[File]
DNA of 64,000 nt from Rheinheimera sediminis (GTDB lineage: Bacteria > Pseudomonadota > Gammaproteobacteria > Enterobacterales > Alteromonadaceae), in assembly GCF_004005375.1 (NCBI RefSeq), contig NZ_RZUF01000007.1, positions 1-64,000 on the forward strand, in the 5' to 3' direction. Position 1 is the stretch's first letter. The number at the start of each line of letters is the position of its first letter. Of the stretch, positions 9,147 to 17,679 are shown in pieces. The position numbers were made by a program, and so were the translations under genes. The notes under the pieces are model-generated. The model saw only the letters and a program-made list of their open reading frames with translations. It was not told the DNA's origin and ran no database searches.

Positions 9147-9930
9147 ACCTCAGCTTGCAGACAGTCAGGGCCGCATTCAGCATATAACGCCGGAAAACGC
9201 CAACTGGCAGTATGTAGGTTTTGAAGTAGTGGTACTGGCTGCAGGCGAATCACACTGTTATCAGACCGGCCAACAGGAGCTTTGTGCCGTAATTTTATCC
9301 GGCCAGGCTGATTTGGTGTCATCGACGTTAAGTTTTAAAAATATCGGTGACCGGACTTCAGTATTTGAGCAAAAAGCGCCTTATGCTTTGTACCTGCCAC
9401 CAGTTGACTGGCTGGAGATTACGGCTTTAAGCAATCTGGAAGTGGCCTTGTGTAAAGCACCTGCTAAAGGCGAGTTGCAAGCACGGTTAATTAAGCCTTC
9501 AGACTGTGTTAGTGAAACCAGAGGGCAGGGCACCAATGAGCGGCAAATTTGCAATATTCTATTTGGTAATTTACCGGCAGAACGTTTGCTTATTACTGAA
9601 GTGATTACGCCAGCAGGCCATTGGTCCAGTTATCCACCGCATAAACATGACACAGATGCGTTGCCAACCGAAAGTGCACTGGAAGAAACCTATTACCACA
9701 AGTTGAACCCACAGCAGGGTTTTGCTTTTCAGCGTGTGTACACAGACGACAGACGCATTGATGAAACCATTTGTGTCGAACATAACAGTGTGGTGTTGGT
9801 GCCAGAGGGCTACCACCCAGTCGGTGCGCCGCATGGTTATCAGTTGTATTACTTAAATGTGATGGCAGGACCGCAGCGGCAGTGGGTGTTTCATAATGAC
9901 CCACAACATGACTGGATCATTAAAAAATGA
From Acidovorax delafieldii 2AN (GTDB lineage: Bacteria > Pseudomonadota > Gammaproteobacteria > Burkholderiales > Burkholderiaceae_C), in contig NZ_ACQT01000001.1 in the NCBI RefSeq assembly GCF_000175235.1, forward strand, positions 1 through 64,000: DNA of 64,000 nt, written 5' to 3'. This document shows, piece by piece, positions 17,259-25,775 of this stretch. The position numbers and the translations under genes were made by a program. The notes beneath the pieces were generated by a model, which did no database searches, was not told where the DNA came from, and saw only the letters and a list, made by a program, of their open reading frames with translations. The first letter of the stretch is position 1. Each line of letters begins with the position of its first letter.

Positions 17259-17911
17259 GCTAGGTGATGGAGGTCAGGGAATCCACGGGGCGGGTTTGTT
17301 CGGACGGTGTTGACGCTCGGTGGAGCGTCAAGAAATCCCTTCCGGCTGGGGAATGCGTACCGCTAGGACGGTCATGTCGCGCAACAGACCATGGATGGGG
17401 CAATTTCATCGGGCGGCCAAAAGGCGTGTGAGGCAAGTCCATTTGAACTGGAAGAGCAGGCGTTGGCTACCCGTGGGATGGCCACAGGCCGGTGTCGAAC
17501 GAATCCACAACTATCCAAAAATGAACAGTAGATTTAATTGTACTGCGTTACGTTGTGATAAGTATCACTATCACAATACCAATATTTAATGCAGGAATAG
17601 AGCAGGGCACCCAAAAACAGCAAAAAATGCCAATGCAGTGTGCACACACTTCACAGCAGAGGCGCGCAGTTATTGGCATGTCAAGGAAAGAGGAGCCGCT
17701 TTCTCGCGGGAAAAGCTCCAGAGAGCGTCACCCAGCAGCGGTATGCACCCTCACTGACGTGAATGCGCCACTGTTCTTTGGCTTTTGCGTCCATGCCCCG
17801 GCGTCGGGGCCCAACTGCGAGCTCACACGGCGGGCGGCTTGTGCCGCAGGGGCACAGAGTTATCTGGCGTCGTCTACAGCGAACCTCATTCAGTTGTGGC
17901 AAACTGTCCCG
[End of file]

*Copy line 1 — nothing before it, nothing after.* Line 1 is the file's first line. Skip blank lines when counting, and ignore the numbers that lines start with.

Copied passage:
DNA of 64,000 nt from Rheinheimera sediminis (GTDB lineage: Bacteria > Pseudomonadota > Gammaproteobacteria > Enterobacterales > Alteromonadaceae), in assembly GCF_004005375.1 (NCBI RefSeq), contig NZ_RZUF01000007.1, positions 1-64,000 on the forward strand, in the 5' to 3' direction. Position 1 is the stretch's first letter. The number at the start of each line of letters is the position of its first letter. Of the stretch, positions 9,147 to 17,679 are shown in pieces. The position numbers were made by a program, and so were the translations under genes. The notes under the pieces are model-generated. The model saw only the letters and a program-made list of their open reading frames with translations. It was not told the DNA's origin and ran no database searches.